'The more informed I became, the more I was able to help myself'

October 17, 2018

 

When did you first start experiencing menopausal symptoms?

 

I first started experiencing symptoms a few years ago, but I didn’t know it was the menopause at the time. I never experienced hot flushes, which is perhaps the most typical sign of the menopause but I experienced nearly every other symptom out there. I was extremely anxious, I had terrible joint pain, migraines and fatigue; I generally felt like I was just falling apart. 

 

I didn’t know much about the menopause and so I didn’t assume that my symptoms were connected with being perimenopausal. I thought of a million other different reasons for why I was feeling the way I did: cancer, sickness, pregnancy(!) and just plain going mad. My GP wasn’t particularly helpful either. At first, he prescribed me anti-depressants, which I didn’t feel was right for me as I wasn’t depressed.

 

I started doing a bit more research and found out that everything I was feeling was a symptom of the menopause. It shocked me how little I knew, and how dismissive my GP was. After a bit of persuading and proving I had done my research, I was finally prescribed HRT, which has helped a lot. 

How did you cope with the changes, physically and mentally?

 

The more informed I became, the more I was able to help myself. For example, changing my diet, cutting out sugar and committing to an exercise routine has helped me a lot. The menopause can be a scary time because all of a sudden, you feel like you’re somebody else. But the more we all talk about it, the more we can realise that it’s just a phase in life that we can get through. 

 

I’ve been able to launch MegsMenopause.com which in itself has been so inspiring as I’ve connected with so many women that went through the exact same thing as I did. It’s really important that we get the right information out there in a way that’s accessible and easy to understand, and hearing all the positive feedback from women who have learned more about the menopause through MegsMenopause is incredible. It’s nice and comforting to know you’re not alone and that there is a community out there that is supportive, understanding and going through exactly what you’re going through.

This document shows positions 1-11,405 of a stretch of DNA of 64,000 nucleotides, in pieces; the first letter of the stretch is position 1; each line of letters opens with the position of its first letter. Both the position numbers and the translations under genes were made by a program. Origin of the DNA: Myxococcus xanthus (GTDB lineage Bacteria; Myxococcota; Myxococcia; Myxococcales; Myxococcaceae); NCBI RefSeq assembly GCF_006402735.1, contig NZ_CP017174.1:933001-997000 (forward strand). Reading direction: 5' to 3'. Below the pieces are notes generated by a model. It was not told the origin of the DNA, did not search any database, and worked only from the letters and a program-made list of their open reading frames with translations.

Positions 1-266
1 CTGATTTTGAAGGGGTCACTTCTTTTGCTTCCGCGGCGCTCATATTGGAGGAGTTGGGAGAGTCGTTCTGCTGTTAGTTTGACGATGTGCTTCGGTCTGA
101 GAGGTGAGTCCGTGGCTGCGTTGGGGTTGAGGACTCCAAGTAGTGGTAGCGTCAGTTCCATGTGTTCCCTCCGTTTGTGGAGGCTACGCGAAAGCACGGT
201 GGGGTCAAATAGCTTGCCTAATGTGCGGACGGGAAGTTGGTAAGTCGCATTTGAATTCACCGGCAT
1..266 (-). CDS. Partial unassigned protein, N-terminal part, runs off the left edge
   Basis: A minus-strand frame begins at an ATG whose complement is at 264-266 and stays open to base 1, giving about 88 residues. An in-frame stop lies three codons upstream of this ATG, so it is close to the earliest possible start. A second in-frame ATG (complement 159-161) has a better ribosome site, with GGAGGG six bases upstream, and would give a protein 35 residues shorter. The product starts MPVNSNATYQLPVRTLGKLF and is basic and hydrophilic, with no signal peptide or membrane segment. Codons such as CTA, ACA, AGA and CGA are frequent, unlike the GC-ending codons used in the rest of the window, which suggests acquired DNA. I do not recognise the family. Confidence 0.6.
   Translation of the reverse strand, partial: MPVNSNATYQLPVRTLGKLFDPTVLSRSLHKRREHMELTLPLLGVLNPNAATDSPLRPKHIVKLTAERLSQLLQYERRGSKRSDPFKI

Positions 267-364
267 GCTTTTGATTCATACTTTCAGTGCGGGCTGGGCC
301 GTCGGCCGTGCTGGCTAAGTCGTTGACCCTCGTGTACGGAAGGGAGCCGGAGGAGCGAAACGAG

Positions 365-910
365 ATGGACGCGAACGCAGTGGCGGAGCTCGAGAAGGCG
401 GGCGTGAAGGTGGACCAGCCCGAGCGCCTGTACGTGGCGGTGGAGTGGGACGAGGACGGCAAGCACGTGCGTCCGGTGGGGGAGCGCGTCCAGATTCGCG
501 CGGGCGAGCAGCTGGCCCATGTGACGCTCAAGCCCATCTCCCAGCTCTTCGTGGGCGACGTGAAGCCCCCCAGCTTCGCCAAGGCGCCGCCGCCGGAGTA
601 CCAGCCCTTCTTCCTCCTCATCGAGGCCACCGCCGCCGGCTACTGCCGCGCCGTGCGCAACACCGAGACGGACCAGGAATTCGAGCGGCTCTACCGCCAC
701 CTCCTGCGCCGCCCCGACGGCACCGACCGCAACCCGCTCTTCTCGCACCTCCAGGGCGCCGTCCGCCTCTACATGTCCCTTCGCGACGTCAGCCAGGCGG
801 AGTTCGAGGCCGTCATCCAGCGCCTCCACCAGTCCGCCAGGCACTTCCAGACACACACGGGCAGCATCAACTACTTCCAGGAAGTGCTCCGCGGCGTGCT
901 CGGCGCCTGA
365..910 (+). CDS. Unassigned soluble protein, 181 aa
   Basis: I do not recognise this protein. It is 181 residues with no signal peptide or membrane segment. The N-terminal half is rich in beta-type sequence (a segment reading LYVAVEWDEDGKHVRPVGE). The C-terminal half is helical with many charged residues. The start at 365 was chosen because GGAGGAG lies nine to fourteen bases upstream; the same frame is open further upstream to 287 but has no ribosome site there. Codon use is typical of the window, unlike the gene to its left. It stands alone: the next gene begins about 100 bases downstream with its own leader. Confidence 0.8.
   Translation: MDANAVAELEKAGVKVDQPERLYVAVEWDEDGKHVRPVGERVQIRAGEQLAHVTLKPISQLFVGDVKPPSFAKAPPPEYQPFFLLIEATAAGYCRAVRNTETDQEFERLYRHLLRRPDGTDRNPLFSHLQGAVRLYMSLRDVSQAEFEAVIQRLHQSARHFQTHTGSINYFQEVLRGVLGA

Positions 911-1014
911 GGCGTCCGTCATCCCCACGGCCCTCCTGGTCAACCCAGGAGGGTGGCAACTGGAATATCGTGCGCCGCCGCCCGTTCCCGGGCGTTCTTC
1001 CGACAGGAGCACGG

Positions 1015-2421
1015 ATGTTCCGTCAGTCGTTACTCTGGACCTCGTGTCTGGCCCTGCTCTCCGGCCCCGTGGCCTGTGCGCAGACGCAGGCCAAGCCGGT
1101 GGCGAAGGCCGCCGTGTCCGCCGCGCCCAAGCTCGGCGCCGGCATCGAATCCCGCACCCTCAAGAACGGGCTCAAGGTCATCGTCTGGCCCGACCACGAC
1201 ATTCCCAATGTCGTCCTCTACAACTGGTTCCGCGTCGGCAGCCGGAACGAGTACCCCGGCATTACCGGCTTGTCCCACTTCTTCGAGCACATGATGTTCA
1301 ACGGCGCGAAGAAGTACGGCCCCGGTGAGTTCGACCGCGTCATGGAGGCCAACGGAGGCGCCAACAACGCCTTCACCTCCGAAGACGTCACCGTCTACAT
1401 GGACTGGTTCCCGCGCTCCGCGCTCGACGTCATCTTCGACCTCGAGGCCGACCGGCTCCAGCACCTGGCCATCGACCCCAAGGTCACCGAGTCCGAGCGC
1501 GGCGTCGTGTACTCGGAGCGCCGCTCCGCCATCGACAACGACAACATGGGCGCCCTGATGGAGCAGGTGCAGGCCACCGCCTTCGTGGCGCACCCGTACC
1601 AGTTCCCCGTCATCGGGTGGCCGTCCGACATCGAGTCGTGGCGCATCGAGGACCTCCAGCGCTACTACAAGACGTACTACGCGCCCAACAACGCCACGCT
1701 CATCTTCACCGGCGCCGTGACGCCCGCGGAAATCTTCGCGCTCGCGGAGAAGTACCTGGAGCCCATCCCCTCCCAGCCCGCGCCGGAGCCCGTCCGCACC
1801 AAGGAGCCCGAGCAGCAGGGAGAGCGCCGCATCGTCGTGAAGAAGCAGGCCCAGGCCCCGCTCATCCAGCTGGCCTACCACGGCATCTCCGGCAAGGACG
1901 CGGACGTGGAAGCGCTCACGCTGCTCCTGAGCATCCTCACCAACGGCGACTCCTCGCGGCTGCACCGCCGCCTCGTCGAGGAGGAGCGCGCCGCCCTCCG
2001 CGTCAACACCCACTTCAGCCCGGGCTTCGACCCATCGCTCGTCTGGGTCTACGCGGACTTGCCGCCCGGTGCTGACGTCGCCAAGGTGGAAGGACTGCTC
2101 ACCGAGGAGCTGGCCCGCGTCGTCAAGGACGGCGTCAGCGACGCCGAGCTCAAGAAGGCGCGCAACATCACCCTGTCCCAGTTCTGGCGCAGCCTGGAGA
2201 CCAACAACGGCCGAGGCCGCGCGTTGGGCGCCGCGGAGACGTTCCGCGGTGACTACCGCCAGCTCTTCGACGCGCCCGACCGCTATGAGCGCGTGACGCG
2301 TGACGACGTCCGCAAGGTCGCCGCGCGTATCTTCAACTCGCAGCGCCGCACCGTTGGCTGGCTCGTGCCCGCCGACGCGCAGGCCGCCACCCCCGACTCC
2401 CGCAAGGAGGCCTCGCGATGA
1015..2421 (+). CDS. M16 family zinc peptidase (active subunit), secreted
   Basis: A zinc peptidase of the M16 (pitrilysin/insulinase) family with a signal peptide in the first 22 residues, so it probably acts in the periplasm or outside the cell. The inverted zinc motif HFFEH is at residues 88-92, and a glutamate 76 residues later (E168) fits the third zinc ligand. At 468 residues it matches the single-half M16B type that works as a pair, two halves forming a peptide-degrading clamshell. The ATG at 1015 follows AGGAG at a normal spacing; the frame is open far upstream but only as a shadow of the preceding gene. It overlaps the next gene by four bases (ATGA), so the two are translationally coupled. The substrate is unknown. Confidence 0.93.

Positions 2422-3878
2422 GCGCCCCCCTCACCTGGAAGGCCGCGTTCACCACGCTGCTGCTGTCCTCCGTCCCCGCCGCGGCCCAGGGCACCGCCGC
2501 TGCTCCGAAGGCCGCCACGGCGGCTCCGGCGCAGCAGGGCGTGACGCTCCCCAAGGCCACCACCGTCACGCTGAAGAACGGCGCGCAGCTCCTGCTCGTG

What symptom did you find the most challenging?

 

Anxiety was the hardest I’d say. It just stops you from living your day-to-day life. It came on really suddenly because everything in my life was fine and yet I felt completely overwhelmed. I cancelled plans, I wouldn’t leave the house, I couldn’t eat – it was so debilitating. Physical symptoms are a little bit easier to cope with as you have a better sense of why you feel that way and what you can do to feel better. But mental symptoms are trickier – they feel harder to overcome. On top of that, my anxiety made me worry so much more about every other symptom I was experiencing, which made me feel even worse. It was like a never-ending nightmare! What has helped the most is CBD oil, which I take daily, and is now available on my site.

How has your life improved, if at all, post menopause?

 

I think I found a sense of reward going through something difficult, confusing, and painful, and coming out of it stronger. For a long time, the challenges that the menopause brought felt impossible to get through, but with honest conversation and a lot of research, I picked myself up and got through it. I feel proud that I put my health and wellbeing, both mental and physical, first. 


What would be your top tip for other women going through the same?

Don’t give up! It’s completely normal (and inevitable) to experience the menopause, and to feel like your mind is all over the place and your body is out of your control. It will pass, because your body will eventually adjust to the different hormone levels. I have a tattoo on my chest with my favourite quote: “This too shall pass”. When you feel at your worst, remind yourself that this is just a period of time that will pass and that you are not going insane. It helped me to open up and talk about it, so I try to encourage women to do the same if they feel like it’ll help them. As much as it’s nice to hear from your partner or family that they are there to support you and help you, it’s sometimes even more reassuring to hear someone say, “I’m feeling the exact same way and it’s horrible!” But we’ll all get through it, so it’s best to focus on that rather than focusing on how awful you feel in the moment.

 

 

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